Female Fan Issues Go Far Beyond the Olympics

But we might have a solution

At the start of the Olympics, Sally Jenkins of The Washington Post wrote a powerful piece about what a turnoff the NBC packaged-Olympics has been for viewers. As a West Coaster myself, I can tell you—these last few weeks were quite a disappointing fan experience for a variety of reasons. But it goes beyond the viewing experience.

From the heavily edited event schedule to the misogynistic nature of commentators to the manner in which NBC executives have communicated their understanding of what female fans want — I ended up watching short clips and following social media about the Olympics instead of trying to tune in and watch. And I know I’m not alone here.

NBC’s Olympics coverage sparked a much bigger conversation that is at the core of our mission here at The Relish: how women are treated and thought about overall as fans. In fact, it’s why we created The Relish in the first place.

The misunderstanding of female fans is an issue that has gone on for far too long. We’ve talked about the problem with pinking and shrinking marketing strategies, and the issues gender stereotypes present in their misrepresentation about what’s at the core of what a huge percentage of female fans want. Take tweeter @kdubs10:

We see time and time again large networks make an attempt at speaking to female fans, only to swing and miss entirely, or leave us feeling like an afterthought. We notice that it sometimes takes a lot of digging to find the sports content that speaks to us in a meaningful way. The stuff that says, “Hey, I see you, I take you seriously, I get that your wants aren’t as linear or simplified as one might think.”… Few have been doing it, so we decided we would. Here’s how:

1. ) Delivering a variety of female-minded sports content

It needs to be okay for a woman to engage with sports content without the fear of being judged or belittled. It needs to be okay for a woman to turn on the Olympics and watch it live, in the moment, and have a place to talk about it. It needs to also be okay for a woman who likes sports but is just dipping her toe into the water to have a place to go without caring if she “knows it all.” It needs to be okay for women who want all the stats and those that prefer the narrative without thinking the latter doesn’t care about results. None of these women, none of these fans, want things dumbed down or delayed for hours.

2.) Creating a safe place to be an authentic fan

We’ve had a number of female fans tell us that they changed their user names in comments and forums to male names because they wanted to be taken more seriously. We’ve had women writing to us to say, “Finally, a place that makes me feel welcome!” Our internal research conducted in April revealed that women don’t feel taken seriously as fans, nor do they feel they have a place to go that speaks to them and enables them to engage in the conversation. We aim to be the place that changes things. The place that empowers and enables and inspires and doesn’t stand for or tolerate ignorant statements such as this one:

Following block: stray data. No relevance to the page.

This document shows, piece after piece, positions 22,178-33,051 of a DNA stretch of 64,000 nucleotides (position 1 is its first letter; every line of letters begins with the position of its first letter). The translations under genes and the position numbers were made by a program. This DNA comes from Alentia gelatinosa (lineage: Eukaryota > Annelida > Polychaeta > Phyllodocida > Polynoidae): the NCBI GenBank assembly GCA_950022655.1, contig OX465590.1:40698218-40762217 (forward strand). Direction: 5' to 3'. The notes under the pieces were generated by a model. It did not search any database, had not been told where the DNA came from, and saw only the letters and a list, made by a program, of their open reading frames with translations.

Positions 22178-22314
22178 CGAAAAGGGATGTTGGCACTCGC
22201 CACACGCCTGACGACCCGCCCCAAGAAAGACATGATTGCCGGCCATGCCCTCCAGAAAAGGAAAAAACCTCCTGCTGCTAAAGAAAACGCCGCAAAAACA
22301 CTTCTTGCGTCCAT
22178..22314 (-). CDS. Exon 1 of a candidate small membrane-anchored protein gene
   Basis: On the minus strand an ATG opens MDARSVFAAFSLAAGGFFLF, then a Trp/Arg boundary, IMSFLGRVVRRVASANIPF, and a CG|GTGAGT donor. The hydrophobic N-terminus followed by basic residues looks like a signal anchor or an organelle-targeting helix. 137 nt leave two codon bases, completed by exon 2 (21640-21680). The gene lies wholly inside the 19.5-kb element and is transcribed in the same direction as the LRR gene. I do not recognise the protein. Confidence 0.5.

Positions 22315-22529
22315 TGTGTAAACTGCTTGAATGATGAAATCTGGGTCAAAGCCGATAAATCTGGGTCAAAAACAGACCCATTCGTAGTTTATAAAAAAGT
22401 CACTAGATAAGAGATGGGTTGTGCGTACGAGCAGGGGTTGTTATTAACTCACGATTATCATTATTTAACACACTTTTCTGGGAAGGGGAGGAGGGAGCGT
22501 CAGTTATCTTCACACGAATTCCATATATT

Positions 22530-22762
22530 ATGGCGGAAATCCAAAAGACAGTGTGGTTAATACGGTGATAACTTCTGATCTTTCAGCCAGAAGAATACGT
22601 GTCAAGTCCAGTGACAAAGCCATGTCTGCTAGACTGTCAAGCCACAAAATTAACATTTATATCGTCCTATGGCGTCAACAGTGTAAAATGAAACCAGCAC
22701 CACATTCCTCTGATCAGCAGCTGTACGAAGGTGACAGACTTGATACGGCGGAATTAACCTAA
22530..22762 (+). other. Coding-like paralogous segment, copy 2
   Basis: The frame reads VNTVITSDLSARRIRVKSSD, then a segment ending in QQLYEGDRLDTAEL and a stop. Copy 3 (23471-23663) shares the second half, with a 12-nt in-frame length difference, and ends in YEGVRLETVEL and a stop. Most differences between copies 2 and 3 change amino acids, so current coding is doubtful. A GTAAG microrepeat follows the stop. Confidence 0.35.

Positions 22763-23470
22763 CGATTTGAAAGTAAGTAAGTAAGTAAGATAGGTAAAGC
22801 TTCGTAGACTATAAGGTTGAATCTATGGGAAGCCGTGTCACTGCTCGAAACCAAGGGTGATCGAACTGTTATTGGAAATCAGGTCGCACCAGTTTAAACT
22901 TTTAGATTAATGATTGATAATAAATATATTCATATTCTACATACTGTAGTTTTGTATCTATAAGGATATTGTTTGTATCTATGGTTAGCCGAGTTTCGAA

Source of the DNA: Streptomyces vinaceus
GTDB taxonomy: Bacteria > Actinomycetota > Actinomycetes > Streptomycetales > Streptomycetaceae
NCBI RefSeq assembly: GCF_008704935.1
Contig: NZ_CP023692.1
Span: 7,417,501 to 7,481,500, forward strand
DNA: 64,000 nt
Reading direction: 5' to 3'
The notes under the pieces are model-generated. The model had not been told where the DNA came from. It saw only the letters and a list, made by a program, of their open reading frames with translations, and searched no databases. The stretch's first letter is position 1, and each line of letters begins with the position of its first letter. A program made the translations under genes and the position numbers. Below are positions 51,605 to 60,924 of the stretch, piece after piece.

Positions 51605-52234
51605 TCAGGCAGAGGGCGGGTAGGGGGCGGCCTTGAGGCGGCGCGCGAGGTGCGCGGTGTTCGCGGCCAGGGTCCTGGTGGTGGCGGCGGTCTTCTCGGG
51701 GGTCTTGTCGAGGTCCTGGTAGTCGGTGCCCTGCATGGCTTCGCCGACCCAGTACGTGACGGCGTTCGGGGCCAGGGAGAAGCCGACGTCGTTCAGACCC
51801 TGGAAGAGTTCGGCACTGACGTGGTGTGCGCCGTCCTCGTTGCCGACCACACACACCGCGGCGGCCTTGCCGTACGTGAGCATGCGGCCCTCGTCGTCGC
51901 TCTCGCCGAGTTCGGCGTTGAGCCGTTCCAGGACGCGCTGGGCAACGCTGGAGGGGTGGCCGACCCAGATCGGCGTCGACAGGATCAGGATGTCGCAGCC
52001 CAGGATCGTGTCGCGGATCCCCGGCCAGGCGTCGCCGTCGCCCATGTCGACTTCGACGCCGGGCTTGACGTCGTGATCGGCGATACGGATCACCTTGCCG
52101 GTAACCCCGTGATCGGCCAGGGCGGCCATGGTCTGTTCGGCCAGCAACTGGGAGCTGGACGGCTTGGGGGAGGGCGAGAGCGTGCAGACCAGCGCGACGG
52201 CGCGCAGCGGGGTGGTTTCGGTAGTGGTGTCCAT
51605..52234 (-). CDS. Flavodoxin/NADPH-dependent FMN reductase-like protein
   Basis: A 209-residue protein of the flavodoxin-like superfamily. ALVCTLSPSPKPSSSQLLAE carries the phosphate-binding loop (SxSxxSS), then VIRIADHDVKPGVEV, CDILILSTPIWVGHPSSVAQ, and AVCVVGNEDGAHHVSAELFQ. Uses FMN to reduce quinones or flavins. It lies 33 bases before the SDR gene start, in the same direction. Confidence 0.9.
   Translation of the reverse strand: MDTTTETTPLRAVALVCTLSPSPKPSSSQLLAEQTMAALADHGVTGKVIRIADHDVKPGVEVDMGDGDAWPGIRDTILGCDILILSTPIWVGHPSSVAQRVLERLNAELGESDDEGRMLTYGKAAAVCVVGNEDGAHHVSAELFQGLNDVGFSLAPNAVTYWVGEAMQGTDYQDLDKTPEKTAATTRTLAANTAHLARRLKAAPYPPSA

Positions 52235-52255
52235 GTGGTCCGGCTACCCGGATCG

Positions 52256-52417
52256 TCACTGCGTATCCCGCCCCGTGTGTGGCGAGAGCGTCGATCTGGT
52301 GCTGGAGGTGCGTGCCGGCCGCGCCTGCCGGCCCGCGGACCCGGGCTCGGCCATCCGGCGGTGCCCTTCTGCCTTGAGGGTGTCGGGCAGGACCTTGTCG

3.) Staying on stop of new media trends

We can certainly applaud NBC for having Olympics content available to stream, even if it wasn’t executed in an ideal fashion. At least they see that online is where most people are focusing their attention these days (and have been for a while). But, we also know that consumption of media is ever-changing. Knowing ones audience, their habits and their trends is something we as well as many new media organizations know is important.

4.) Realizing that it’s okay not to be everything to everyone

Speaking of trends, there is an interesting one happening in media in which niche brands are coming onto the scene to cater to specific audiences. These tend to be the companies that do best in their growth. The ones who are hyper focused on serving a specific segment of an underserved market. While NBC is certainly not the only culprit in not really getting female fans, they are the most recent example of the issue, which continues to reveal the long overdue need for a place that focuses on connecting with us.

As female fans, we constantly have to sift through site and information that is absolutely not catered to us in order to find content we want to consume. I think you’d be hard-pressed to find a woman who goes to a section like this or this and thinks, “This site really speaks to me.”

We know we can’t be everything to every single female fan out there. We know that there may very well be female fans who want their sports packaged in the way they’re currently provided in other places, and that’s great and we support that. We support the idea of people feeling heard and spoken to. But rest assured, we wake up in the morning, spend our whole day and go to bed at night thinking about the many people that make up this audience: the female fan.

We are The Relish, a new voice for female fans. There are no pop-quizzes to prove you’re a fan. No judgments if you obsess over one sport,
but couldn’t care less about another. And if you are a watercooler World Series fan if and only if your team makes it? That’s cool, too. We celebrate all that female fans love about sports.

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